THE issue of madressah reform was raised in the National Assembly on Tuesday when the house adopted an opposition resolution demanding that the government take steps to “improve and regulate” education in seminaries.
As militancy has gained ground in Pakistan over the past few years, the role of madressahs, particularly those promoting extremist mindsets or worse and acting as nurseries for jihadi and sectarian groups, has come under close scrutiny.
Though it would be wrong to tar all seminaries with the same brush as many madressahs genuinely focus on purely religious studies and do not promote violence, ever since the 1980s, the politicisation of seminaries, in the shadow of the Afghan ‘jihad’, has resulted in some madressahs becoming hotbeds of extremism. Attempts have been made to ‘reform’ the seminaries, including during the Musharraf years and the last PPP government’s tenure.
Yet these have made little difference mostly due to the pressure of the religious right. Religious parties feel that the government wants to control the madressahs under the guise of reforms, hence they are guarding their turf fiercely. But reforming madressahs should not necessarily be about control of institutions or doing away with religious education.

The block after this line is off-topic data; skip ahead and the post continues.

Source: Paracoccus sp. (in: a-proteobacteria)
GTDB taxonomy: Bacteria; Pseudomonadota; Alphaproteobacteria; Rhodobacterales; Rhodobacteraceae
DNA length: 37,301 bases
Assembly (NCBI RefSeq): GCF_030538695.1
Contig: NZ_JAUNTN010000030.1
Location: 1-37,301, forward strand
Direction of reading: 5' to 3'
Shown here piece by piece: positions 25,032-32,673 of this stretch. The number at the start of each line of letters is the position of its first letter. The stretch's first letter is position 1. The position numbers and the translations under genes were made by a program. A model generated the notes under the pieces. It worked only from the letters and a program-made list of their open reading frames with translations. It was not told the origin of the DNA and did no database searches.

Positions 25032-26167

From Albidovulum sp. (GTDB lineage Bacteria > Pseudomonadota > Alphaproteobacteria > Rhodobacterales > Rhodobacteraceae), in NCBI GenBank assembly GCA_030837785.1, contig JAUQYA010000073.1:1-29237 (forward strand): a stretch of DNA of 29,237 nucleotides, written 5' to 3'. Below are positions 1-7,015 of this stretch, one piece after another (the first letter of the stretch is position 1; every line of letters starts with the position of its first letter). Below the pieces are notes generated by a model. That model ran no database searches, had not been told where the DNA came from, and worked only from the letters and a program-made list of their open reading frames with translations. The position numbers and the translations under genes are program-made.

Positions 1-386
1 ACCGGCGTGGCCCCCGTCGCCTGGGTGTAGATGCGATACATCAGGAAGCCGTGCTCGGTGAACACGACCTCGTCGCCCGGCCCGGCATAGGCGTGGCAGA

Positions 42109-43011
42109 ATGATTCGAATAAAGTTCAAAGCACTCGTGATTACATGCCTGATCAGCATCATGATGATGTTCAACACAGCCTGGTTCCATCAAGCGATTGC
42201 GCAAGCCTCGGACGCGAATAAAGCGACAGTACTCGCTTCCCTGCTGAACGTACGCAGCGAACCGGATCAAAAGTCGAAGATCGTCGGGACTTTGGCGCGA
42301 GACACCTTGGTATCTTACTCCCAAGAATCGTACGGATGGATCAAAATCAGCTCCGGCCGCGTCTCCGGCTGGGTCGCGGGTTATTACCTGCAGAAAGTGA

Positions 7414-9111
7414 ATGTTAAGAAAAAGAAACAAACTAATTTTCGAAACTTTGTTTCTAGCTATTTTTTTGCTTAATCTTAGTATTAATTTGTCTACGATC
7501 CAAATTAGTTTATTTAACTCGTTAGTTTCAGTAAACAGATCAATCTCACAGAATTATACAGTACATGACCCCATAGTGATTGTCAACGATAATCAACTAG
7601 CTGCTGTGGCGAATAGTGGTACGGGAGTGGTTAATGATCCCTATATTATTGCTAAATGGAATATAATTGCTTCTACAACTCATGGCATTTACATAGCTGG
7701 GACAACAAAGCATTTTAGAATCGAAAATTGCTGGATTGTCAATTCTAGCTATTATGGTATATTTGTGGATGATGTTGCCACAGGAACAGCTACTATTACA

Rather, it should focus on ensuring that madressah curricula do not contain hate material, and, in fact, equip the thousands of graduates that seminaries produce every year with marketable mainstream skills that will help them get jobs in different sectors.
The fact is that madressahs have also mushroomed because the state has failed to create a viable, equitable system of public education. Our system is class-based and skewed against the poor.
Though some people do send their offspring to madressahs out of religious beliefs, many simply have no other choice. Either there are no public schools in their native areas, or the schools that do exist hardly deliver quality education.
Meanwhile, the free boarding and lodging many madressahs offer is an added advantage to poor parents. Madressah reform is essential and religious quarters should work with the state to bring seminaries into the mainstream.
But more important is the need for the state to overhaul the broken public school system to deliver decent education to youngsters that will help them become productive, enlightened citizens.